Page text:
Though the sight of so many people gathered together and unmasked may be jarring to much of the world, life in Israel has returned almost to normal in recent weeks after a successful national vaccination drive.
The majority of the adult population is fully vaccinated. But many in the crowds were under the age of 16 and not yet eligible for vaccination.
By Friday afternoon, families were rushing to bury their dead before the start of the Sabbath at sundown. The victims included two pairs of brothers, the youngest of whom was 9. Thirteen bodies remained unidentified when the process was halted for the start of the Sabbath.
Condolences poured in from leaders around the world, including from President Biden and President Vladimir V. Putin of Russia, King Abdullah II of Jordan and President Mahmoud Abbas of the Palestinian Authority.
For the Haredi community — which was disproportionately hurt by the coronavirus crisis, both by the disease and by the stinging rebukes of secular society — it felt like a particularly cruel turn of events.
“It’s been one blow after another,” said Mr. Nivin from his hospital bed in Safed. “It’s something we don’t know how to pick ourselves up from.”
The compound on Mount Meron includes several large gathering grounds with bleachers and stages, connected by a series of alleyways and paths.
The 2008 comptroller report said that various additions and changes to the site had been made without the approval of the local and district planning and building committees.
The report said the access roads and paths posed a special danger, as they were “narrow and not appropriate to accommodate the hundreds of thousands of people who visit the site.”
It was along one of those paths where witnesses said the crush of people began.
In 2013, the regional police commander at the time, Roni Atia, concluded in an official report that the site could safely hold only 10,000 pilgrims, and warned that the compound where Friday’s stampede occurred was “one of the most dangerous spots in the site.”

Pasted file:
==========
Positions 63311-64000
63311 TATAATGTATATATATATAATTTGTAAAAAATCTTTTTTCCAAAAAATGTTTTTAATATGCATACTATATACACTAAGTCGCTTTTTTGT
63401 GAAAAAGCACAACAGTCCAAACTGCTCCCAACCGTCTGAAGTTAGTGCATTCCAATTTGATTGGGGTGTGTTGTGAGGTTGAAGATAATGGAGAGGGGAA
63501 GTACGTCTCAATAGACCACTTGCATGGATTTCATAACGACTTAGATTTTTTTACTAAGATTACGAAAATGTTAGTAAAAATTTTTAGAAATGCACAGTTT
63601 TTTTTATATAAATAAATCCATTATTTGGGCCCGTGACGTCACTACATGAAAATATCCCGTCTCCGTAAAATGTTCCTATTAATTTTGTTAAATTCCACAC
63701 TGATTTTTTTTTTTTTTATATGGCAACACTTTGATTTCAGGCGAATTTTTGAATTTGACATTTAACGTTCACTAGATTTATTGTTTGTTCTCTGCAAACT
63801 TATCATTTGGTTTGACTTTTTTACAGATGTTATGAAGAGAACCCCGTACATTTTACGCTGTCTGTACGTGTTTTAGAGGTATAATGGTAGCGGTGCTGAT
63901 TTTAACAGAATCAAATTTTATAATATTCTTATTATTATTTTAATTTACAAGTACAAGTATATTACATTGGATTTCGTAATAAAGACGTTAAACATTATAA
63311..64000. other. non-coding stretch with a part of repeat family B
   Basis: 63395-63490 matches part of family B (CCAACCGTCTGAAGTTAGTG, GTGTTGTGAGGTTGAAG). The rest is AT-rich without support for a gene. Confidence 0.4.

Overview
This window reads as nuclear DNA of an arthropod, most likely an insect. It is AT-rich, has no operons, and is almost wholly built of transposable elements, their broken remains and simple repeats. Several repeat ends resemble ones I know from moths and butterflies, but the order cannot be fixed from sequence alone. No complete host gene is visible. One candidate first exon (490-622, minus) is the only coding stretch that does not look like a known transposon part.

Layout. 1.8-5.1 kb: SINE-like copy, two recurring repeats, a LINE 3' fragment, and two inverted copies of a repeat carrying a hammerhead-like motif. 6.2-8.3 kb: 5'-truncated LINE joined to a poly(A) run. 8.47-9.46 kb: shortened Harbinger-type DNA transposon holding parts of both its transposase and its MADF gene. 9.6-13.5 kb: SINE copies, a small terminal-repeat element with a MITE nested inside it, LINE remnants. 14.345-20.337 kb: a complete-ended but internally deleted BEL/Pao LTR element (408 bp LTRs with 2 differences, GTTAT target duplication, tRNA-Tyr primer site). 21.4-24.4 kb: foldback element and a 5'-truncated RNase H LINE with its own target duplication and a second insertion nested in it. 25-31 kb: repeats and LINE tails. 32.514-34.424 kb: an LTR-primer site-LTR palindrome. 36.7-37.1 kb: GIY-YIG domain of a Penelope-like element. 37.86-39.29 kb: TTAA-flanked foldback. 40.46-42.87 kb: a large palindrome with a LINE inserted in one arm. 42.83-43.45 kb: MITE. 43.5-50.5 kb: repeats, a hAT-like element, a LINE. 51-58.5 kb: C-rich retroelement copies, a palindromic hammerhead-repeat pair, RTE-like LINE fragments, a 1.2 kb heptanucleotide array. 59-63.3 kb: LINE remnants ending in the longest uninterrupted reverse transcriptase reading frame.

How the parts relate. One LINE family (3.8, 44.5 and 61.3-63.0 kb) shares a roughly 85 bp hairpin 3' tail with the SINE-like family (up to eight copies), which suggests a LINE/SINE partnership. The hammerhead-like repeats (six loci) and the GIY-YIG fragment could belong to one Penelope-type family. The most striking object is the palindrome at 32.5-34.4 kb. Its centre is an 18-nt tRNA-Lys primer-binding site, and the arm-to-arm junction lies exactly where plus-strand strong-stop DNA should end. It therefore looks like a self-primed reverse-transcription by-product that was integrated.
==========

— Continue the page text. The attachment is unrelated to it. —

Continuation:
The celebrations were strictly curtailed last year because of the pandemic, with few people allowed to attend.
But in ordinary years, large numbers of ultra-Orthodox and traditional Jews head to the mountain to light bonfires in the hope that they will receive Rabbi Bar Yochai’s blessings on the anniversary of his death.
Despite the warnings that the infrastructure could not safely bear large crowds, one former official, Shlomo Levy, who had chaired the Upper Galilee Regional Council, said he had come under political pressure to cancel a warrant he had issued in 2008 to close the tomb compound because of safety concerns.
Mr. Levy told Kan, Israel’s public radio, that the public security minister at the time told him he was afraid to touch the site and that it was a “hot potato.”
That wariness likely stemmed from the disproportionate political power long held by ultra-Orthodox parties in Israel’s coalition system. The ultra-Orthodox have been crucial members of successive Netanyahu-led governing coalitions.
Secular Israelis decried what they saw as government and police laxness in enforcing lockdown regulations in ultra-Orthodox population centers at the height of the pandemic, accusing them of caving in to pressure.
A senior police officer, Brig. Gen. Morris Chen, denied the management of the Mount Meron pilgrimage was subject to political interference — “at least none that I know of,” he told Kan.
But some ultra-Orthodox commentators suggested on Friday that it was time for their community leaders to scale back their muscle flexing.
Yossi Elituv, the editor of Mishpacha magazine, said on Twitter that the ultra-Orthodox community needed “to learn some lessons.” The compound should be taken out of the hands of private religious trusts and associations, he said, and should be run by state authorities.
Ishay Coen, a political analyst for Kikar HaShabbat, a Haredi news site, wrote on Twitter, “It’s about time that we Haredim internalized that when they don’t permit us to hold an unsafe mass event, it’s not coming from a place of hatred of Haredim or of persecution, but out of concern!!!”
Even as they began to sort out the causes of the tragedy, Israelis united in their grief. Across the nation, they lined up to donate blood for the injured. They canceled parties and cultural events out of respect. Arab residents of the Galilee came to aid the survivors.
But many of those touched by the disaster come from the most insular, extreme sects of ultra-Orthodoxy that eschew cooperation with the state. And many secular Israelis viewed the rabbis’ intransigence over administration of the pilgrimage site as evidence of an abiding rebellion.
“I don’t see a healing process here,” said Yedidia Stern, the president of the Jewish People Policy Institute in Jerusalem. “I’m afraid neither side will take advantage of this event to draw closer to the other.”
Patrick Kingsley reported from Mount Meron, Israel, and Isabel Kershner from Jerusalem. Reporting was contributed by Carol Sutherland from Safed, Israel; Gabby Sobelman from Rehovot, Israel; and Irit Pazner Garshowitz from Jerusalem.